France’s busy summer arts calendar has been thrown into disarray by a strike protesting proposed reforms to the country’s unique system of subsidies for unemployed artists and technicians.
In cities like New York or Los Angeles, artists struggling to make ends meet often tend bar or wait tables to scrap by.
In France, however, many arts and entertainment workers on both creative and technical ends of the spectrum are spared the necessity of a “day job”: as long as they fulfill certain requirements (notably the ability to prove they have been paid for 507 hours of work for their craft over the last 10 months), the government offers compensation and social protections during periods of unemployment.
But a new cost-cutting deal reached between unions, employers and the French government last March has riled the country’s actors, dancers, technicians and others, who say the “intermittents du spectacle” system is an essential part of French culture.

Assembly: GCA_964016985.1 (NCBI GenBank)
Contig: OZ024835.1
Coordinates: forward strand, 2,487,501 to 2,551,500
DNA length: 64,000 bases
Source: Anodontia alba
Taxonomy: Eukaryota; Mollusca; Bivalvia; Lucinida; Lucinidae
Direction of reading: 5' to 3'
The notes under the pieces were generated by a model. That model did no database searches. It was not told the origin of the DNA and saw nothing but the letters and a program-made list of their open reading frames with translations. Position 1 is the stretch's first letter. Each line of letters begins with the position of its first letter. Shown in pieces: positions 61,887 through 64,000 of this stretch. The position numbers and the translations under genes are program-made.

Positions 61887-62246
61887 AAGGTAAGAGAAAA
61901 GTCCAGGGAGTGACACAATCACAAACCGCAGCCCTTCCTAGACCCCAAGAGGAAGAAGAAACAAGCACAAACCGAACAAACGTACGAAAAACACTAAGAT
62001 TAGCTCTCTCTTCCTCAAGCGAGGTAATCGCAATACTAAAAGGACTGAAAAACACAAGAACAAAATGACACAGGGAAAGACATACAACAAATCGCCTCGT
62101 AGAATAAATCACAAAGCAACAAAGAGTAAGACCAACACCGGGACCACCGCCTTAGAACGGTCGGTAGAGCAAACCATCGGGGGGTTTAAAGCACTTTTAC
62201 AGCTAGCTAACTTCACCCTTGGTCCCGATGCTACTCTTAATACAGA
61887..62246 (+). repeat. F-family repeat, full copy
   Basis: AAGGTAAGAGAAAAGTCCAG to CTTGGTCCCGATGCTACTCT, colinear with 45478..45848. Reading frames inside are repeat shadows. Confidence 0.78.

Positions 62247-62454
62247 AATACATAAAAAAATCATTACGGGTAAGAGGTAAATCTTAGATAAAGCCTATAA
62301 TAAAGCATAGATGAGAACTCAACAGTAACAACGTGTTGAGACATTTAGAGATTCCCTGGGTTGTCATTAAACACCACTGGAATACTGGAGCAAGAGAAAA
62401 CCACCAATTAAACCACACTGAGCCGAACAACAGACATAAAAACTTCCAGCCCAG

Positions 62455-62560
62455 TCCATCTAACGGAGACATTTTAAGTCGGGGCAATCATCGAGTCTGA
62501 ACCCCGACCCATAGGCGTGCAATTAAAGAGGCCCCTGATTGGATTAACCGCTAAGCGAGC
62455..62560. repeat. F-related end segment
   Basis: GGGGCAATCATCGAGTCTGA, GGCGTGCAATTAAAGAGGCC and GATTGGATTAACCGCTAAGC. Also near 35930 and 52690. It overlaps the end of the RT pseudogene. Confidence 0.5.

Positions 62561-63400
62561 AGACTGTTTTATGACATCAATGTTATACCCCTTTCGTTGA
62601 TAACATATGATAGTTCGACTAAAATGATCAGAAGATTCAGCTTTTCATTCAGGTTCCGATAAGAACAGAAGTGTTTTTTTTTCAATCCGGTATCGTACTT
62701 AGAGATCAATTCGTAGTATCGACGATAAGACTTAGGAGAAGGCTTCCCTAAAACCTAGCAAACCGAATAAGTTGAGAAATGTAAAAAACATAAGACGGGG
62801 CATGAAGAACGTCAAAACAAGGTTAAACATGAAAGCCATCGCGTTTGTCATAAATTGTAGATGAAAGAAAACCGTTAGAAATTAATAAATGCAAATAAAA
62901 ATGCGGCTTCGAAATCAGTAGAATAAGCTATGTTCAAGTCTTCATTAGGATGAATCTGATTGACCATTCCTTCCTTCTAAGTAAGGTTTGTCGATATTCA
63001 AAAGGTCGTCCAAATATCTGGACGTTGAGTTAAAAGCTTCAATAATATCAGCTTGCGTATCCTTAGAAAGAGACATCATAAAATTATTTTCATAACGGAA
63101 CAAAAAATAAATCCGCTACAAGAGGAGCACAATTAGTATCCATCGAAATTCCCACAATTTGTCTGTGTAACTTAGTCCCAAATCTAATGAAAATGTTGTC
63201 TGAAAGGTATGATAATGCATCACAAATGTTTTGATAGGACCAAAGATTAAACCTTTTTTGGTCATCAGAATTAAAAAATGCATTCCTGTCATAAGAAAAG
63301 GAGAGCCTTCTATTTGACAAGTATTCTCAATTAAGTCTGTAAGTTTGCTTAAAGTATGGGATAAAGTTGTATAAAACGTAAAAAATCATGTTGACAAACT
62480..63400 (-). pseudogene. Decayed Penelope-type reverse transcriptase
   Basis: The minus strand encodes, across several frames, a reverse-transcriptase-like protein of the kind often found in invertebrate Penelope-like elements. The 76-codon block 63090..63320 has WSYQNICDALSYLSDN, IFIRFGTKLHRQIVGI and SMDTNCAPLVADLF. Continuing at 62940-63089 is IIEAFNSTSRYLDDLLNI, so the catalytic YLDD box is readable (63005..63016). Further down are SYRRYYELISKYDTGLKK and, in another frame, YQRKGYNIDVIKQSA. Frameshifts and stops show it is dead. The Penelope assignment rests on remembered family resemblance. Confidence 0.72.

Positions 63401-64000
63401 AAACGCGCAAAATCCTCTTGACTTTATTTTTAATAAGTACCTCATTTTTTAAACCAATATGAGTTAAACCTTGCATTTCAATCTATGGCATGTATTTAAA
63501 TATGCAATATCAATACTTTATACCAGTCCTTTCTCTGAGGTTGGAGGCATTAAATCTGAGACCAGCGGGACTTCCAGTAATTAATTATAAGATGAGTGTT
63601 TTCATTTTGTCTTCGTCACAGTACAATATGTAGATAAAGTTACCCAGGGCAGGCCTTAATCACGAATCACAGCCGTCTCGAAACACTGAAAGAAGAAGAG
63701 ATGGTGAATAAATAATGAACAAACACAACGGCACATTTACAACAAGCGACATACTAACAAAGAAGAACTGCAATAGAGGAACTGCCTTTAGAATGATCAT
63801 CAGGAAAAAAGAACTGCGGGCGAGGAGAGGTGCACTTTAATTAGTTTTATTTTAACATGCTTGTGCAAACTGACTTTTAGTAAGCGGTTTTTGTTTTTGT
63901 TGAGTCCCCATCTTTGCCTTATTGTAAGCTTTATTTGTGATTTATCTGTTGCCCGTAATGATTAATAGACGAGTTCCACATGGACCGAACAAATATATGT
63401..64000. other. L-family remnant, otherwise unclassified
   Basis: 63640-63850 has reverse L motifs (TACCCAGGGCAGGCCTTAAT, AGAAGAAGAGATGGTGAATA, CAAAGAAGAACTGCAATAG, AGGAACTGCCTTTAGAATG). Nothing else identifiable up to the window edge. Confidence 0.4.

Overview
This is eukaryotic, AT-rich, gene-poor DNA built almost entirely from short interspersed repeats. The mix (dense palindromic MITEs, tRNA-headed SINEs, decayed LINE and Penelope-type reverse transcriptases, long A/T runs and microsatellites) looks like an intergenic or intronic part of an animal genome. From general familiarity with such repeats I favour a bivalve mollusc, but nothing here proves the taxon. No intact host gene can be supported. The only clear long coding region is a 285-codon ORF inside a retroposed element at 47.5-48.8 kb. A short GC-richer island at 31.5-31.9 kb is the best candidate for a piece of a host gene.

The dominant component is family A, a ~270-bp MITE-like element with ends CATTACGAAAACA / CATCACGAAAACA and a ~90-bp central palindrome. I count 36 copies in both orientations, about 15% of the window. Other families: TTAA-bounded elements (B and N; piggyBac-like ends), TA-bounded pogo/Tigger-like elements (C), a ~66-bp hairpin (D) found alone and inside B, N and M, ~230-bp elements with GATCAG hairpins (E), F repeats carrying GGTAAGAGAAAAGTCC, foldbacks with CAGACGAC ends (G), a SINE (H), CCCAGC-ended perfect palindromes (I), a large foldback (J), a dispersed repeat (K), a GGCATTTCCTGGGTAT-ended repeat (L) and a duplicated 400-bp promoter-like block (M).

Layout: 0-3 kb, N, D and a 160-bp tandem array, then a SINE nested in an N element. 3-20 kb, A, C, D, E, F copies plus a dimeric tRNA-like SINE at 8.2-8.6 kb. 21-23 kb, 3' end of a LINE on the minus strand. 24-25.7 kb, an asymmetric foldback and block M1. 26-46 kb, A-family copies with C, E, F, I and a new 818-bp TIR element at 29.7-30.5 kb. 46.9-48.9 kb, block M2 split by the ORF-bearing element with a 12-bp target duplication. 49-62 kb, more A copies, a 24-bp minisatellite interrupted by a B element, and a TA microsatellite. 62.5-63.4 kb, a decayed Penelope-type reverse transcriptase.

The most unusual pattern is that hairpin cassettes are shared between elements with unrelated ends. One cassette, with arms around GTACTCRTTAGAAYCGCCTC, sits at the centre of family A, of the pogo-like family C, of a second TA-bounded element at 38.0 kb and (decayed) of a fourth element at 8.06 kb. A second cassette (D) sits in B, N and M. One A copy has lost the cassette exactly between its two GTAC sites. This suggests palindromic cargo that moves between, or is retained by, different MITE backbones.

Many artists and craftspeople are now on strike, and France’s busy annual summer arts festival calendar has been thrown into disarray.
Avignon festival in question
On Wednesday, the first day of the Latin American Rio Loco festival in the southwestern city of Toulouse was cancelled. Meanwhile, a month-long theatre festival in the southern city of Montpellier has been disrupted, and the famed theatre festival in Avignon, scheduled for July 4-27, may be affected, as well.
The striking workers are threatening to extend their movement if the deal is signed at the end of June, as planned.
Under French law, some 250,000 artists and technicians receive payments and benefits between contracts.
The last reform of the “intermittents du spectacle” system in 2003 caused major disruptions to France’s summer arts events, resulting in the first-ever cancellation of the Avignon festival.
Click here for the perspective of a foreign artist residing in Toulouse.
Date created : 2014-06-13